Daniel Stephen, 42, Miami Shores, FL, Clotilde Jean, 43,Miramar, FL, and Patricia DePons, 53, Miami Shores, FL, were indicted on August25, 2009, for a real estate fraud scam perpetrated in Miami Dade County, Florida. The defendants were charged with conspiracy to commit mail fraud and mail fraud, in violation of 18 U.S.C. § 1343, for their participation in a scheme to sell vacant land. Through this scheme, the defendants defrauded more than 1,000 victims of approximately $10.6 million. If convicted, the defendants face a possible maximum statutory sentence of 20 years’ imprisonment on each count.
This case arose from the sale of property in North Florida and Georgia by First Loan Solution, a company owned and operated by defendant Daniel Stephen and his partner, co-defendant Clotilde Jean. According to the Indictment, Stephen, Jean, and other First Loan Solutionemployees sold land to members of the Haitian community in Miami Dade County using advertisements on Haitian radio, leaflets in the community, bus trips to North Florida and direct solicitations of the buyers.
The Indictment alleges that Daniel Stephen, Clotilde Jean and other First Loan Solution employees made material misrepresentations to induce the buyers to purchase the vacant land. For example, Stephen, Jean and their employees allegedly represented to potential buyers that First Loan Solution and Stephen actually owned the land that was being sold to them. In fact, however, First Solution and Stephen did not own the land. Stephen also represented that First Loan Solution would maintain the buyers’ deposit money in escrow prior to closing on the transactions. In fact, however, Stephen used that money for business and personal expenses. Stephen and Jean further represented that the buyers were purchasing individual parcels of land on which the buyers could build. In fact, however, the buyers were purchasing land collectively with other buyers through a limited liability company, and could not build individually on the property.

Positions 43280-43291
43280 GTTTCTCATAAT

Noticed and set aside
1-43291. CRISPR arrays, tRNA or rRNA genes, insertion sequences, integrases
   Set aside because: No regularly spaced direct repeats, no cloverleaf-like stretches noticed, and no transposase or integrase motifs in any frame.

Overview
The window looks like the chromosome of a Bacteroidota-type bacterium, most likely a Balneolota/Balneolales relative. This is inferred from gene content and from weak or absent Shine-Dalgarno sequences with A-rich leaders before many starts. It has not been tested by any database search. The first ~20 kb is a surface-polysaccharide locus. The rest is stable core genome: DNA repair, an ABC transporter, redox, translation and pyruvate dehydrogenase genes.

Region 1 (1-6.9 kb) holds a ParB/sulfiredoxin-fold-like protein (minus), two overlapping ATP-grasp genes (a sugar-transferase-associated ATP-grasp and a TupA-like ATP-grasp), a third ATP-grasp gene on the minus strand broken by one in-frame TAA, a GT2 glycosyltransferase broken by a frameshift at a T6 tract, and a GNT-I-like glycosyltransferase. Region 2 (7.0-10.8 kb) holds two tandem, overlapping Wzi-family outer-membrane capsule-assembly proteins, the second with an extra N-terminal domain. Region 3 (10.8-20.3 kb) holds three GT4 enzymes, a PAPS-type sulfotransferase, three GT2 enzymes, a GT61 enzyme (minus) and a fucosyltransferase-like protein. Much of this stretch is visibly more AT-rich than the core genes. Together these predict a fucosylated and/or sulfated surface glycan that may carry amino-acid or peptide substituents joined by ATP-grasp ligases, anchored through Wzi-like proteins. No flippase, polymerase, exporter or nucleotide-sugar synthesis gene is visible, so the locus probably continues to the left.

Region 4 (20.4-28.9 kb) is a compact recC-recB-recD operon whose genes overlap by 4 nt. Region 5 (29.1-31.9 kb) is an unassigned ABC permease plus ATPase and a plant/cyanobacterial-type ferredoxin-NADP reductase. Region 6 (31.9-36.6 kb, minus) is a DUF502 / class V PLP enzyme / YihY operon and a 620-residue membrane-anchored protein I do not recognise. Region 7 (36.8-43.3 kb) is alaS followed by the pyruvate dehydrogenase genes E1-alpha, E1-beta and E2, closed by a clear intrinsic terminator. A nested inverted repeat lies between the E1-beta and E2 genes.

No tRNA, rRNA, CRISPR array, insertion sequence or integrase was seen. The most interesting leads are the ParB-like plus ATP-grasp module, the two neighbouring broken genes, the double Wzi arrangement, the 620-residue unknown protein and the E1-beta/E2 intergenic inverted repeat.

According to the Indictment, Stephen hired a title company to serve as closing agent. DePons was responsible for running the day-to-day affairs of the title company. DePons conducted the closings on the sales, and collected from the buyers the balance due on the sale and the title company’s closing fees. At the closings, DePons issued fraudulent warranty deeds and closing statements to the buyers in an effort to make the closings appear legitimate. Ultimately, the buyers never received title to the land nor, in most cases, refunds of the monies paid to Stephen, Jean and DePons for the land.
Jeffrey H. Sloman, Acting United States Attorney for the Southern District of Florida, Michael J. Folmar, Acting Special Agent in Charge, Federal Bureau of Investigation, Miami Field Office, and J. Thomas Cardwell, Commissioner, State of Florida, Office of Financial Regulation, announced the August 25, 2009 Indictment of the defendants.
Mr. Sloman commended the investigative efforts of the Federal State Mortgage Fraud Strike Force with special commendation to the Federal Bureau of Investigation and the State of Florida Office of Financial Regulation. The case is being prosecuted by Assistant U.S. Attorney Peter A. Forand.